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What makes someone good at building predictive analytics?

Here are a few of the things a good analyst will excel at:

  • Dealing with data bias.
    Many modeling data sets have biases, missing data on some percentage of customers or an inadequate sample size. For instance, a data sample may be biased toward—that is, predominantly include data on—the kinds of people you currently have as customers. For the model to help you evaluate a broader range of customers, the analyst may have to employ techniques such as reject inference (or performance inference), which statistically infers the behavior of customer types that aren't in your data set.
  • Finding predictive data patterns.
    The more experienced the analyst, the more capable he or she is to interpret the nuances in the data and find the best predictive characteristics for your desired performance outcome. A good analyst will also know which technique to use for your data set and business problem.
  • Engineering the model.
    Modeling includes both letting the data speak and interpreting what the data says. During model development, the analyst often needs to "engineer," or fine-tune, the model to ensure it will address the identified business goal. The analyst’s knowledge of your business problem and industry comes into play. The analyst could substitute or remove any predictive characteristics that may be contentious, in order to address regulatory requirements or customer concerns. When necessary, an analyst can make the output of the model more transparent so businesses can communicate decisions to customers.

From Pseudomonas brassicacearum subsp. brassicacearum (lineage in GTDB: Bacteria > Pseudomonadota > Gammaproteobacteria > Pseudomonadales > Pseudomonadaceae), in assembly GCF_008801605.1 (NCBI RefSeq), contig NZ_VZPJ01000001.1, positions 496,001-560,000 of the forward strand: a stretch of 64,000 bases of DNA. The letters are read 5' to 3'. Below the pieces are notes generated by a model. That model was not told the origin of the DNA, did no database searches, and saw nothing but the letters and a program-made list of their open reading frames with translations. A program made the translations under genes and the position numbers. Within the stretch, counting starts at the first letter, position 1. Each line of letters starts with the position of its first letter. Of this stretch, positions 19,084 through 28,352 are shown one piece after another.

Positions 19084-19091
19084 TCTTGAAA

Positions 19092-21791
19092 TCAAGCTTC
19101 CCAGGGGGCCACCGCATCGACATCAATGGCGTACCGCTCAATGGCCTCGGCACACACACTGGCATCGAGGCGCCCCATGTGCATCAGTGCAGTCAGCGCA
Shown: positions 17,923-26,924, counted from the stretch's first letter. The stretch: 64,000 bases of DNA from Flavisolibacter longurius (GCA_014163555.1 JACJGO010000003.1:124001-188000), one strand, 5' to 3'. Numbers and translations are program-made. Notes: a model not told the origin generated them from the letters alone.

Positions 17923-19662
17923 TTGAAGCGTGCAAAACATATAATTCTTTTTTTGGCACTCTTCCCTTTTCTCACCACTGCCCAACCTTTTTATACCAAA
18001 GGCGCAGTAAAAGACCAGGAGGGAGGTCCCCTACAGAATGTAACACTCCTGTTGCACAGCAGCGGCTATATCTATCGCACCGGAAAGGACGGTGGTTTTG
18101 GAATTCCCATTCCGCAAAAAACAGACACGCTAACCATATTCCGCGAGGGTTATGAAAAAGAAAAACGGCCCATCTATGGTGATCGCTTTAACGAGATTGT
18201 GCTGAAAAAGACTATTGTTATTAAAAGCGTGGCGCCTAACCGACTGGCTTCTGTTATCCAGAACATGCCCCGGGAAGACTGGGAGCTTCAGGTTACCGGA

• Validating the model.
    There are many techniques used to rate a model’s strength, such as divergence, K-S (Kolmogorov-Smirnov statistic) and ROC (receiver operating characteristic). The analyst must examine the right measures to see how well the model performs on an independent data sample—one that was not used to build the model. This indicates how the model would perform in practice. A good analyst can also prevent "over-fitting," which occurs when a model is so tuned to the specific data patterns in its development sample that it would not work as well on other data.

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